• $\begingroup$ @DaveLRenfro I think It might have to be a language barrier at play here yes, I am based in Europe and here whenever someone mentions algebra, it is always in the context of what you call abstract algebra. But yes, I refer to what you call algebra. Should I change the text, or is the meaning clear from the post as a whole? $\endgroup$ Dec 27 '20 at 17:59
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    $\begingroup$ I think it's probably OK, since you are specific with what the topics are, but maybe change "pre-algebra" to "school algebra". By the way, I completely sympathize with your situation, and despite my great need for a steady job right now (was laid off 3 years ago from my non-teaching job, along with everyone else in my work group, and have been doing part-time contract work since then), I'm really really glad I'm not teaching right now! $\endgroup$ Dec 27 '20 at 18:06
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    $\begingroup$ Something I find confusing about your question is whether you teach algebra in the class. The class seems to be "a mile wide, and an inch deep." It includes a "little bit of set theory, algebra, functions, graphs, limits, derivation, integration and the most simple differential equations." It seems there could be no time for students to learn the pattern matching algebra skills associated to a class that prepares students for success in calculus. If this is a calculus class, then students should have the algebra skills before. If a broad survey course, then why are you focusing on algebra? $\endgroup$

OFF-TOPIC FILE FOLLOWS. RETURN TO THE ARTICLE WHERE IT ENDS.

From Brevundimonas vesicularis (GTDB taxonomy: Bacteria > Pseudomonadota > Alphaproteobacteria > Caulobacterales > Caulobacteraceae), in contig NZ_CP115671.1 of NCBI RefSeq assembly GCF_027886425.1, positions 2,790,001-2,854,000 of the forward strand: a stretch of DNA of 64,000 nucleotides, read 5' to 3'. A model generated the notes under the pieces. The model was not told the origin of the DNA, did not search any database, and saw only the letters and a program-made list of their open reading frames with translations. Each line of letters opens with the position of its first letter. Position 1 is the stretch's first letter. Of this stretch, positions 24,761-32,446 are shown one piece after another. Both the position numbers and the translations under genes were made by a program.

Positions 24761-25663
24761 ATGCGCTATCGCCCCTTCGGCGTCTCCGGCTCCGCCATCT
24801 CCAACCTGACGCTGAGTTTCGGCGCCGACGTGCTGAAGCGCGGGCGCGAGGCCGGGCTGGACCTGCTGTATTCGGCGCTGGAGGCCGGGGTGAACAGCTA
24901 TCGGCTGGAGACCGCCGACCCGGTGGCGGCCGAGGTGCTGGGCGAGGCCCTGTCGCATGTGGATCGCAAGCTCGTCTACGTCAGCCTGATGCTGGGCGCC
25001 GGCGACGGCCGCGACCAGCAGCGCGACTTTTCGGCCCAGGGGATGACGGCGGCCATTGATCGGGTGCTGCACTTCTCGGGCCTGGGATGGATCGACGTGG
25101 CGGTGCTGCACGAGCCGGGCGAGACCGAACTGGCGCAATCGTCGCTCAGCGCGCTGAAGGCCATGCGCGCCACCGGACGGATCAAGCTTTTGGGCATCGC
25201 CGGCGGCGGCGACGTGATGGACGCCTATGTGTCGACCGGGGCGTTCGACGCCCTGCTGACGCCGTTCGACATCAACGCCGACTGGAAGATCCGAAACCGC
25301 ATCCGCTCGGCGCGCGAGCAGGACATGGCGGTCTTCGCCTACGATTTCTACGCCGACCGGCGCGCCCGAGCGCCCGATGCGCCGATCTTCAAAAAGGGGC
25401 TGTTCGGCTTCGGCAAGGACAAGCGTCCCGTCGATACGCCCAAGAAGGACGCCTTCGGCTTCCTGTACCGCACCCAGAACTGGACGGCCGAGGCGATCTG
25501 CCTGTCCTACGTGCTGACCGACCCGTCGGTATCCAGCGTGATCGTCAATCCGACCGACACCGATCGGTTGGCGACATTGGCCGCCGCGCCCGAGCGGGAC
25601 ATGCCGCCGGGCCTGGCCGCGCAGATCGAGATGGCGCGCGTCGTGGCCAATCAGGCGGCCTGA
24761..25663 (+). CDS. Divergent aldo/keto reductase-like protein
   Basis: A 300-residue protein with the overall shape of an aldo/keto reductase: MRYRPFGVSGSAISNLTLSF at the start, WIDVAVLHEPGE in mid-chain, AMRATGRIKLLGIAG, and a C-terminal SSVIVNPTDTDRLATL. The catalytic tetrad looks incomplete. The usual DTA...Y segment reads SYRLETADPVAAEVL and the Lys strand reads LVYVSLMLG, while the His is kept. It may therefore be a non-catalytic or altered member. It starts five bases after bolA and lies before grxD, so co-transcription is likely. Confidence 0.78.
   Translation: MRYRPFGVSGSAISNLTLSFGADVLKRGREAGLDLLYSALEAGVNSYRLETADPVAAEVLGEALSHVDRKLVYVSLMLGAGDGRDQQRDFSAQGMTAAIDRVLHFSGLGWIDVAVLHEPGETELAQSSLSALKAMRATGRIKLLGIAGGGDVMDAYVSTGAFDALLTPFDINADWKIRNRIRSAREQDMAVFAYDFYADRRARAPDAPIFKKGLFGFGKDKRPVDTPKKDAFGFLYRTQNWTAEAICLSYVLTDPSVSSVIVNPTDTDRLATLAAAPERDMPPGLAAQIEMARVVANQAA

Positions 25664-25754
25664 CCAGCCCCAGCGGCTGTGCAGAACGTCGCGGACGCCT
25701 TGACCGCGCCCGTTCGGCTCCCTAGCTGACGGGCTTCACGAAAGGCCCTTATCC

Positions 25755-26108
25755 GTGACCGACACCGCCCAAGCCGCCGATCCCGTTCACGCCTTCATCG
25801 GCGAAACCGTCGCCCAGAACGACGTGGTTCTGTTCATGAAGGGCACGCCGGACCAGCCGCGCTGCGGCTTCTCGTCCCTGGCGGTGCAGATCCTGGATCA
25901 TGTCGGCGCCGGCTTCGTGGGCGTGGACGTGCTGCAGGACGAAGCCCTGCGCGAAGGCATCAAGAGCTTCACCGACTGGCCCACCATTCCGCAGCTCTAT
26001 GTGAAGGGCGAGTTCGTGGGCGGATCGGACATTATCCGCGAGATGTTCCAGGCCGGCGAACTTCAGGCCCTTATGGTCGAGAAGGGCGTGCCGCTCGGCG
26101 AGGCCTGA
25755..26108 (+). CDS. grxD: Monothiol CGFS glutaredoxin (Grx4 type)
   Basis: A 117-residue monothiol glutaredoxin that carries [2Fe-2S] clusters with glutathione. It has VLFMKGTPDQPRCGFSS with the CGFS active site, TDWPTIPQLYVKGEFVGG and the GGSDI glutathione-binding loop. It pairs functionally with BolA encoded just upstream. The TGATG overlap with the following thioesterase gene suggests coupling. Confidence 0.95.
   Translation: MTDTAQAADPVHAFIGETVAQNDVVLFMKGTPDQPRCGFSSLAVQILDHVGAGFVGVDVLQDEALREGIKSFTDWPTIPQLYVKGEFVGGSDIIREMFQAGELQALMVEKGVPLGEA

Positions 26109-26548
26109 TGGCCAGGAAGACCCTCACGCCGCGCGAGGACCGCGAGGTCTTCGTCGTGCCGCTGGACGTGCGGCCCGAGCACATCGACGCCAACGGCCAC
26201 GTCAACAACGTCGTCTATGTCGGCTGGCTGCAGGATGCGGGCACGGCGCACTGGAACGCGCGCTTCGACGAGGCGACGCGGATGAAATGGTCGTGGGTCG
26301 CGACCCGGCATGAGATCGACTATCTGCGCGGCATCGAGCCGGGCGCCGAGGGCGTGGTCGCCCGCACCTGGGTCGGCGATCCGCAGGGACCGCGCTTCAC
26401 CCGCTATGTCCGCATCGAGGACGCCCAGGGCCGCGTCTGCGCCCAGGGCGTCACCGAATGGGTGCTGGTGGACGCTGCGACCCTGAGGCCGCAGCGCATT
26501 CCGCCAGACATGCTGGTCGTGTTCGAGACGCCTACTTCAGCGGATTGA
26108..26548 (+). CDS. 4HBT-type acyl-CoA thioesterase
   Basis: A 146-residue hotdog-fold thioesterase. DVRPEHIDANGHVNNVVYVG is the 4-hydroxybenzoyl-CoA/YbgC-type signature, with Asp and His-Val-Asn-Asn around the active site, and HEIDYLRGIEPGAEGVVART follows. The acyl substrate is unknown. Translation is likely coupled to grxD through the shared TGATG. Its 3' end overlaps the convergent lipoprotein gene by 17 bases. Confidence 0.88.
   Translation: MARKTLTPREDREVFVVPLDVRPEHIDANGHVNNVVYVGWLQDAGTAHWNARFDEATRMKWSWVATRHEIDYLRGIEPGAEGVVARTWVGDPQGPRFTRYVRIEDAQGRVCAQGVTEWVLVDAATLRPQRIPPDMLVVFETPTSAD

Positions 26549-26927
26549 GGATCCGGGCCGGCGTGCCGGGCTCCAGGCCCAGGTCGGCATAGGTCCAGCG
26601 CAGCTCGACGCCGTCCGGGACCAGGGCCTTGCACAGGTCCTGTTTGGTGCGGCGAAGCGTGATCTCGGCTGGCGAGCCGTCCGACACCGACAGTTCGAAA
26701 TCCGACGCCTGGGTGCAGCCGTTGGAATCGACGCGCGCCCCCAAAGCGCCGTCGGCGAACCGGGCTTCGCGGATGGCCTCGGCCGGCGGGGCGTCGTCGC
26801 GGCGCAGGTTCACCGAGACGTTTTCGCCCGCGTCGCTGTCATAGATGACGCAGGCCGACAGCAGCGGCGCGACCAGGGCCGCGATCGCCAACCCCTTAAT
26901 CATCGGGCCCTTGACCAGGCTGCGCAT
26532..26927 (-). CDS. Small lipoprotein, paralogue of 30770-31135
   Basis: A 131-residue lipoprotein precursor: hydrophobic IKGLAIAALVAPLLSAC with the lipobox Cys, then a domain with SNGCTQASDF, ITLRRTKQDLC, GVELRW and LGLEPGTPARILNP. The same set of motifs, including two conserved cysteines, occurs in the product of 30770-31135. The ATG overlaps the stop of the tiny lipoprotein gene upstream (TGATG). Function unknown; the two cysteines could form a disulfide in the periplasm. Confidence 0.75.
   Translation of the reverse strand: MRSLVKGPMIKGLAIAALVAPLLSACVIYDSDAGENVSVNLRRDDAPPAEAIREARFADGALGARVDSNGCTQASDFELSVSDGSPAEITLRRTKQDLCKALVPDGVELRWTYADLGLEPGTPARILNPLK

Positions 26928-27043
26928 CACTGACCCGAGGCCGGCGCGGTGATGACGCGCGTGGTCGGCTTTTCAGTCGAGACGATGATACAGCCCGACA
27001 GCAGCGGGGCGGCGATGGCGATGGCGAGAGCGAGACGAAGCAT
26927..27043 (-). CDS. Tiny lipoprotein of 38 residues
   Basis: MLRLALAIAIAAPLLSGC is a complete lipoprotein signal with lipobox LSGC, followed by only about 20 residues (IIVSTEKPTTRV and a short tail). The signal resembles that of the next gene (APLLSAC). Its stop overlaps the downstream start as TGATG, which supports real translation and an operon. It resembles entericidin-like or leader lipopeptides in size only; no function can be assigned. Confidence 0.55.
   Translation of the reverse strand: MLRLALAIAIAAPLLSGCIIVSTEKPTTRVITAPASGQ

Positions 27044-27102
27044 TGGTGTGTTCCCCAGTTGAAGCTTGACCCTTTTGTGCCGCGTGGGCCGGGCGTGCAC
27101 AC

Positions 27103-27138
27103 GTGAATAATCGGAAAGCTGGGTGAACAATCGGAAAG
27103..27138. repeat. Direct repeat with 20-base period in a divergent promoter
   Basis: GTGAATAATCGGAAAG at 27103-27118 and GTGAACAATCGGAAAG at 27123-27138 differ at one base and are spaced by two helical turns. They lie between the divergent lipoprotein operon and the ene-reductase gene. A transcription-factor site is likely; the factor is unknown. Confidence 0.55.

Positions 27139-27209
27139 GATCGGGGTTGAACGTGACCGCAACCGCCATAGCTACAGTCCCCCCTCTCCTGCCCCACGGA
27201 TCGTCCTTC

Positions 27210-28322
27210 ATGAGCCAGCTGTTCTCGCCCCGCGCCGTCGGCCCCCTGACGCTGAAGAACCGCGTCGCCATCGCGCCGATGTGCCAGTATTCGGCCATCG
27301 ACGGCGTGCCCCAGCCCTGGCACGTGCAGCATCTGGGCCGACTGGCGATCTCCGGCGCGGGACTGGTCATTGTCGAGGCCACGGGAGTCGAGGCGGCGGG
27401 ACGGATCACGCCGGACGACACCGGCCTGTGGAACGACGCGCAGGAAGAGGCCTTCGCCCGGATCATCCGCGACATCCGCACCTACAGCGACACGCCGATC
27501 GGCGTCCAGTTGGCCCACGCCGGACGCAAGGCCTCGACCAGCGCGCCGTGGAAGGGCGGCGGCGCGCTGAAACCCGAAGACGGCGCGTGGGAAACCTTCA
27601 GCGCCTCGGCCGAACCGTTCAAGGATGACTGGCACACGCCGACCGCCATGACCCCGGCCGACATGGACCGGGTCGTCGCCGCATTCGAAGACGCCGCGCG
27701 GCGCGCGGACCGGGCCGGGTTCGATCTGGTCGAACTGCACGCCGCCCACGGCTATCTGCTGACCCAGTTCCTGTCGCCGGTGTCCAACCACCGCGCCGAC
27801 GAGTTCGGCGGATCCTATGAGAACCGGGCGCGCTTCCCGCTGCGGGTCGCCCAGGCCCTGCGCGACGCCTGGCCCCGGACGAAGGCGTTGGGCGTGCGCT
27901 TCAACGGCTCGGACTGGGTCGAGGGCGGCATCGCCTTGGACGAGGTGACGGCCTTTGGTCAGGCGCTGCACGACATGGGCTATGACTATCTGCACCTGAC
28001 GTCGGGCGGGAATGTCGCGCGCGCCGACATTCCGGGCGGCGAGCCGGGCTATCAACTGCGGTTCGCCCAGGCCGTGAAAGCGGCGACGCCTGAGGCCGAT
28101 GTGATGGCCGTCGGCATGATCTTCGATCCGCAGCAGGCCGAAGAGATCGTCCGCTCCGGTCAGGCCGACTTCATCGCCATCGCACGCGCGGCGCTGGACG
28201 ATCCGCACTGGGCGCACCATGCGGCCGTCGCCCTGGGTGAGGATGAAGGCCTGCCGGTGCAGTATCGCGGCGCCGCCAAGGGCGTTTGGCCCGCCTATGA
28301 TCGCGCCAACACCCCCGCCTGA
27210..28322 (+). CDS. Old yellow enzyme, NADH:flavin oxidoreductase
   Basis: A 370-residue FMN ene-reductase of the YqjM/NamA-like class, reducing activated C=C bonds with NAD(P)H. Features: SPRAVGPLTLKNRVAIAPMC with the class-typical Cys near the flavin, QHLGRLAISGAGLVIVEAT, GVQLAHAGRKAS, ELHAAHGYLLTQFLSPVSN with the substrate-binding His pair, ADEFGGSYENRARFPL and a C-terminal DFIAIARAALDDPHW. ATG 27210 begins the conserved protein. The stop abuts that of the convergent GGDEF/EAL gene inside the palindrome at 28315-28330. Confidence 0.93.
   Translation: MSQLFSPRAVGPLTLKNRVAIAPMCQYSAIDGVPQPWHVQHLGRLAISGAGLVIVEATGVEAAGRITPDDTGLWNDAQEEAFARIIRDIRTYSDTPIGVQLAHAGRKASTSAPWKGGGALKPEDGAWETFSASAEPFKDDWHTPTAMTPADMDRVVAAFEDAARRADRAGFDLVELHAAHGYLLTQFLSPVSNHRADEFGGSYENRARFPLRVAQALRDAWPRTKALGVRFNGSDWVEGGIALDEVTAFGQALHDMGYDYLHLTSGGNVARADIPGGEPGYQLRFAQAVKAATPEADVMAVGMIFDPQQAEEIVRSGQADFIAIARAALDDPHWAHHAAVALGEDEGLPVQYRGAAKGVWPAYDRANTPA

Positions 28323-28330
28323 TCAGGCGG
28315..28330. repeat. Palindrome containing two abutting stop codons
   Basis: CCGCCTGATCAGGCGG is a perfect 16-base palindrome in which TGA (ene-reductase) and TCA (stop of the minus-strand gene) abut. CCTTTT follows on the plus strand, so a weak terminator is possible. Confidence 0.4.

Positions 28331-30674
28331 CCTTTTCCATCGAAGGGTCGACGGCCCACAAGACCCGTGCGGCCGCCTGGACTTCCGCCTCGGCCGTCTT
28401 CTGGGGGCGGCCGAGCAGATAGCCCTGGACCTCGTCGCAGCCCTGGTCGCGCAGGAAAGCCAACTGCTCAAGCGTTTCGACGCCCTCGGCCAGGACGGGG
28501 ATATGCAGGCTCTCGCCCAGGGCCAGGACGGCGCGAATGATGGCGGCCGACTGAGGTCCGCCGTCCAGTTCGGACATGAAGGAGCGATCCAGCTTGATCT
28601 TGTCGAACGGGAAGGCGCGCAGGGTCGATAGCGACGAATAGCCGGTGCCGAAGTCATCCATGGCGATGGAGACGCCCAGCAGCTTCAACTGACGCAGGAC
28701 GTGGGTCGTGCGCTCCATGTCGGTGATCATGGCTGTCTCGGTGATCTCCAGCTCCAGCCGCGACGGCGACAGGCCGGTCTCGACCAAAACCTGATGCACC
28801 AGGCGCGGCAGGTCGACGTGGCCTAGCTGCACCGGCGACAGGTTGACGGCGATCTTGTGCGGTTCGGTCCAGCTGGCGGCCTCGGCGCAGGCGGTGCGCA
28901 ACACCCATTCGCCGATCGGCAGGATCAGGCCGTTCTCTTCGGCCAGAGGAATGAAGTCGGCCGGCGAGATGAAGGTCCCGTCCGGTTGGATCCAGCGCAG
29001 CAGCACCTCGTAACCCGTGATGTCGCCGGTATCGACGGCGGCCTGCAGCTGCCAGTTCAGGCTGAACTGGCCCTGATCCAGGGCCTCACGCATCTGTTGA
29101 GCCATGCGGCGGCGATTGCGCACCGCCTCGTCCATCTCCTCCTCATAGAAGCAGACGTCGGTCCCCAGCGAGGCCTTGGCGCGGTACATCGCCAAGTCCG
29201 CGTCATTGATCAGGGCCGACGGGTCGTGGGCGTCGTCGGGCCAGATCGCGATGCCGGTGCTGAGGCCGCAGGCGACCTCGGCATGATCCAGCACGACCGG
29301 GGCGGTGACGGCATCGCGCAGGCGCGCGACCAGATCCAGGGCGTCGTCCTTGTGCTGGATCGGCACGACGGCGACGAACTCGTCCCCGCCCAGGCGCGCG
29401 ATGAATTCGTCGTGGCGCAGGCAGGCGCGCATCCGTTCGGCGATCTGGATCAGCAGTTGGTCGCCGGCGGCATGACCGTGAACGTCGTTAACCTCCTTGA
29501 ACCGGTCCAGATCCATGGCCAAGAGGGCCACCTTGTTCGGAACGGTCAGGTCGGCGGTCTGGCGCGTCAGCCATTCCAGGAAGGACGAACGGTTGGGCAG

– user52817
    Dec 28 '20 at 19:23
  • $\begingroup$ During my infrequent Substituting in both Algebra 1 & 2, It was very common to find students doing their substitute worksheets, for lack of a better term, by finding the solved standard worksheet on the web via their laptops and copy what they found. Ironically actually doing it, assuming minimal understanding, would have taken a fraction of the time and effort. $\endgroup$ Jan 2 '21 at 22:32

There are two levels at which someone can understand algebra. (1) They can do stylized tasks using a set algorithm, such as multiplying out $(a+b)(c+d)$. (2) They understand what it means and can apply it to real-life problems.

In principle it is possible for someone to master #2 while still not being competent at #1. The reality is that this never happens.

A CAS will help with #1, but not with #2. It's great that your class is designed around projects, which test level #2. But you seem to be assuming that a CAS is the only method your students have for cheating on these projects. They can instead use online cheating services such as chegg. If you see students who can't do level #1 on the pretest but turn in projects where they have suddenly mastered the more difficult level #2, then this is probably what is happening.

You use an example in which students are asked to evaluate "1 # (2 # 3) when they are given a # b = a/b + b/a." To me this clouds the waters. This is not a test of algorithmic knowledge of algebra, nor is it a test of whether students can apply algebra to real life. This is a test of their ability at abstraction, which is a completely different mental ability.

  • $\begingroup$ Everything in math is abstraction, starting from counters as an abstraction for cows, pigs or people. I think this task is perfectly valid for a high school algebra class. $\endgroup$
    – Rusty Core
    Dec 31 '20 at 3:49
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    $\begingroup$ Why does mastering #2 never happen before #1 ? (This corresponds to my intuition, too.) $\endgroup$
    – Tommi
    Jan 4 '21 at 10:14